Sunday, May 30, 2010

DPM Teo on the shotgun shooting incident

As stated in the previous post, the sound bytes have begun.

I believe damage control has to kick in quickly before the start of the Shangri-La Dialogue (SLD). This could explain the sudden spirit of glasnost that has facilitated stories on the incident in the Singaporean media - a somewhat dated story on the Third Generation Singapore Armed Forces.

I reckon these will die down temporarily once SLD gets underway.

As you listen to or read MINDEF's responses, ask yourself two things:
1) Why wasn't a news release issued?
2) When confronted by the 90 cents newspaper, why didn't MINDEF wrest the initiative and say that a second SAF serviceman was injured?

I believe it is point 2 that has fanned the ire of Singaporeans. It will be tragic if we fail to learn from this episode.

Mindef to raise Thai citizens' awareness of SAF exercises
By : S Ramesh
30 May 2010 1750 hrs (SST)


SINGAPORE: Singapore's Ministry of Defence (Mindef) will work with Thailand to raise Thai citizens' awareness of SAF exercises conducted in their vicinity.

Deputy Prime Minister and Defence Minister Teo Chee Hean said this when asked about safety precautions, after two SAF personnel were injured by a Thai villager who was out hunting.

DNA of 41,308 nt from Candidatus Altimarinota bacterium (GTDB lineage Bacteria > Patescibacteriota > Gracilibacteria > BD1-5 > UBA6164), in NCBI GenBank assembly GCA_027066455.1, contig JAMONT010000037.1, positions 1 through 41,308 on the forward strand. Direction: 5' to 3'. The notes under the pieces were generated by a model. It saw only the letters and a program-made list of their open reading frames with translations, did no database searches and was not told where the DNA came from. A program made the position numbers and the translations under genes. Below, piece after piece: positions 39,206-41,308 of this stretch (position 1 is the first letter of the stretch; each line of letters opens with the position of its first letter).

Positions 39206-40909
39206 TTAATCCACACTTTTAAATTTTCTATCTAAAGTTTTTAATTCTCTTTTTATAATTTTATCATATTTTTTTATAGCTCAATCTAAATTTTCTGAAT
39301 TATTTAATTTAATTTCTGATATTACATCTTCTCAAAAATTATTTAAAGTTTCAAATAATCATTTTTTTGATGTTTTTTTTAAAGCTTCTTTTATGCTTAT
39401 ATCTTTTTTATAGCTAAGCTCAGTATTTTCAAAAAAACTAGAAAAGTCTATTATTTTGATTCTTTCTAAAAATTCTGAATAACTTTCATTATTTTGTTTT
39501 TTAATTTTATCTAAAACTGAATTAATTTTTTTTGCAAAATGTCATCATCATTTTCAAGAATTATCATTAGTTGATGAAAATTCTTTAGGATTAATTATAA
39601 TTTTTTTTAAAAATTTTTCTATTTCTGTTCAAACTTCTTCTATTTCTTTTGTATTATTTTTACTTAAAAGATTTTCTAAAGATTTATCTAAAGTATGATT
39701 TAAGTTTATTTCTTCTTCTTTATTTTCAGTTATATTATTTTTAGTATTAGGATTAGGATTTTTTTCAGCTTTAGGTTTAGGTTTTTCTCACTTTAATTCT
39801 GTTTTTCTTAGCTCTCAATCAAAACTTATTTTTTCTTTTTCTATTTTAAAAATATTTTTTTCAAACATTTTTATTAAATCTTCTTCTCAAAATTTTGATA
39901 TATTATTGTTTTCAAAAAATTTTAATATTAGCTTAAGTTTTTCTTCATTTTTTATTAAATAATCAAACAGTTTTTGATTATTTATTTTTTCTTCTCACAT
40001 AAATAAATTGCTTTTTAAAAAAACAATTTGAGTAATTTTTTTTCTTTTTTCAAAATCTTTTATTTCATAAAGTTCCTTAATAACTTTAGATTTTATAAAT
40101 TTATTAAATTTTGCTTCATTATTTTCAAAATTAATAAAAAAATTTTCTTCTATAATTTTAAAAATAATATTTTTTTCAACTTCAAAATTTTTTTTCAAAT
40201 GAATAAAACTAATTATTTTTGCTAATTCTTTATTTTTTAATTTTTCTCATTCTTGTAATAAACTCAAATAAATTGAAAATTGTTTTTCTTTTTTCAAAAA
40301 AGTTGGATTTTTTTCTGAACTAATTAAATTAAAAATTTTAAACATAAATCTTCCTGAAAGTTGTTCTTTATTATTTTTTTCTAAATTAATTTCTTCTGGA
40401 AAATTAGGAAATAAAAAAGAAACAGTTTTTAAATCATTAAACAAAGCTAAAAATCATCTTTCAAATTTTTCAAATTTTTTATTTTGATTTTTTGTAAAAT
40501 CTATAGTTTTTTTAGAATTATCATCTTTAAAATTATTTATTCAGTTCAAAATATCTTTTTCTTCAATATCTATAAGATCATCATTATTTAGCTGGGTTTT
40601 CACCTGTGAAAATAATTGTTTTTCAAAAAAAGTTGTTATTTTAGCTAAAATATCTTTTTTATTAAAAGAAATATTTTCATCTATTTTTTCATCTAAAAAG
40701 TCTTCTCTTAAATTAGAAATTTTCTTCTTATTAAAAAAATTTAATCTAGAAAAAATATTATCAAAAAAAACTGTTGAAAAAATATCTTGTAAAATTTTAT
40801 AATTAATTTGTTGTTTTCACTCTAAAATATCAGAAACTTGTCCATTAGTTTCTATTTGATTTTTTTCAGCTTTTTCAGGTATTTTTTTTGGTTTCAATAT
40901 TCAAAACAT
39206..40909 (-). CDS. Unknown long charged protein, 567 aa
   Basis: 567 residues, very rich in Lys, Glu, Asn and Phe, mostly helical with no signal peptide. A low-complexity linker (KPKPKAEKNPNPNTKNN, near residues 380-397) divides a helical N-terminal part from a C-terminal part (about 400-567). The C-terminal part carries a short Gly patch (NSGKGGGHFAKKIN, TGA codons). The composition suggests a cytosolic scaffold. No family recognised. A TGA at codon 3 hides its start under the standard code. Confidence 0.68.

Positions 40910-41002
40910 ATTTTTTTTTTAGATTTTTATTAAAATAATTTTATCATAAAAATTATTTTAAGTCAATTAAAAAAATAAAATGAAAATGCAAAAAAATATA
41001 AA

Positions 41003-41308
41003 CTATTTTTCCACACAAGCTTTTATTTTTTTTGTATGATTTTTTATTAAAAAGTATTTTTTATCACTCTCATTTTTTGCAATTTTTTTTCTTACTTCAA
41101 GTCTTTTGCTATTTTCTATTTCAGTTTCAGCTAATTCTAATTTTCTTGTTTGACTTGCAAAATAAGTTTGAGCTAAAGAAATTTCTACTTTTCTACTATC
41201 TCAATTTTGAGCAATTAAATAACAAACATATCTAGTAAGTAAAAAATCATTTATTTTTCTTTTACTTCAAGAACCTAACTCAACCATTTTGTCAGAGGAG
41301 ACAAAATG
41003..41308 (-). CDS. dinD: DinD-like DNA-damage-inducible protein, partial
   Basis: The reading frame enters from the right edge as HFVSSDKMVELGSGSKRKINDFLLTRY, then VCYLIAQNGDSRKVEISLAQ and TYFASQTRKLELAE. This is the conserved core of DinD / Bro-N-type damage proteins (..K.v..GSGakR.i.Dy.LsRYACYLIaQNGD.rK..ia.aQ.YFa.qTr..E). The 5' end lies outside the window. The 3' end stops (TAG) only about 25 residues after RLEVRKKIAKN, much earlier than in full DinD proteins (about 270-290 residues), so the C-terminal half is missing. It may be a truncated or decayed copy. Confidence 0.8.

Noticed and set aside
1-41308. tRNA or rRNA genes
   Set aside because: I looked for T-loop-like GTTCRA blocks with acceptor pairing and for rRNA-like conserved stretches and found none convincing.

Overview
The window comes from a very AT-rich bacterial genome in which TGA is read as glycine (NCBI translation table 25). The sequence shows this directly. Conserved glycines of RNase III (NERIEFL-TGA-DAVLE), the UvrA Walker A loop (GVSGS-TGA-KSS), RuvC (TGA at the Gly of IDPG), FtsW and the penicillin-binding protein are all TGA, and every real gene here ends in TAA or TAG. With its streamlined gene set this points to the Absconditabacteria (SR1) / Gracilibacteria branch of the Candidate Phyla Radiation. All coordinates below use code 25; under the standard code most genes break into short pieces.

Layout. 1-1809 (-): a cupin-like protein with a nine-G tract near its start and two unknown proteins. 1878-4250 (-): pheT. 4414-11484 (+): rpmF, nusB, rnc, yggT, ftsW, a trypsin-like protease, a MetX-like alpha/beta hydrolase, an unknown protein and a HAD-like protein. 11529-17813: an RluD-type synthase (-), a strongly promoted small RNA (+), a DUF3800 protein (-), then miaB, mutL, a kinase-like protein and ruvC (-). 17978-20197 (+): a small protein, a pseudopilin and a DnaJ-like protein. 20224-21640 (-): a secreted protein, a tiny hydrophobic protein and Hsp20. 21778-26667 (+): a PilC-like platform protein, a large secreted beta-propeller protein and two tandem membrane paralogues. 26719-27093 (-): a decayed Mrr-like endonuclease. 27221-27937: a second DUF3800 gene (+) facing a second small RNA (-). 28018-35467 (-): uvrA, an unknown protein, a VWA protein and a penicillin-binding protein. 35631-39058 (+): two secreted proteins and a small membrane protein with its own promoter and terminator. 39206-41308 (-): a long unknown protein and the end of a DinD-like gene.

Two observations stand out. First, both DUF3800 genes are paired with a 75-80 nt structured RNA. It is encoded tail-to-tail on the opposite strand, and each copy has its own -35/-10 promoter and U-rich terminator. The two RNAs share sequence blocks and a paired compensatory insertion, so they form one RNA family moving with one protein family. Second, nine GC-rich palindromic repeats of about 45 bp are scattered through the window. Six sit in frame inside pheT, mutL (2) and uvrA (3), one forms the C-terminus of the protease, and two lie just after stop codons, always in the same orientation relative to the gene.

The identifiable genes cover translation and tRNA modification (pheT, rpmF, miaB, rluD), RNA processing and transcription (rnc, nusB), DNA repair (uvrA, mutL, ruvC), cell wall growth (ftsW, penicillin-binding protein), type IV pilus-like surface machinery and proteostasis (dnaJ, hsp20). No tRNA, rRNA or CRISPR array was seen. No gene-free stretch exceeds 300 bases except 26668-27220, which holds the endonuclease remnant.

The incident occurred in a designated training area within Kanchanaburi province, some 130 kilometres west of Bangkok, during a routine military exercise on 13 March.

DPM Teo said Mindef's priority in any incident is to ensure it takes care of servicemen and keep the family informed. And if it is of public interest, Mindef will issue a media release.

Some members of the public, who had written to the media, felt Mindef could have informed the public of the incident earlier. However, Mr Teo felt that what is of public interest is a matter of judgement.


Anonymous said...

It's quite intriguing that Mr. Ramesh graciously allows Minister Teo to have the final word that "what is of public interest is a matter of judgment."

I feel that "public interest" doesn't mean that it's mere novelty or trivial spectacle. In this instance, it concerns the government's policies towards prompt public disclosure and the authority's sense of accountability towards fellow Singaporean citizens - its electorate, its core constituents.

The question remains: What are the defense ministry's considerations to defer releasing information about the incident, and furthermore, in such a selective manner? I think the public continues to be interested in knowing the ministry's response towards this pressing question.


Anonymous said...

"what is of public interest is a matter of judgement..." If two soldiers getting accidentally shot and in the case of one, badly injured, during training isn't of public interest, then what is?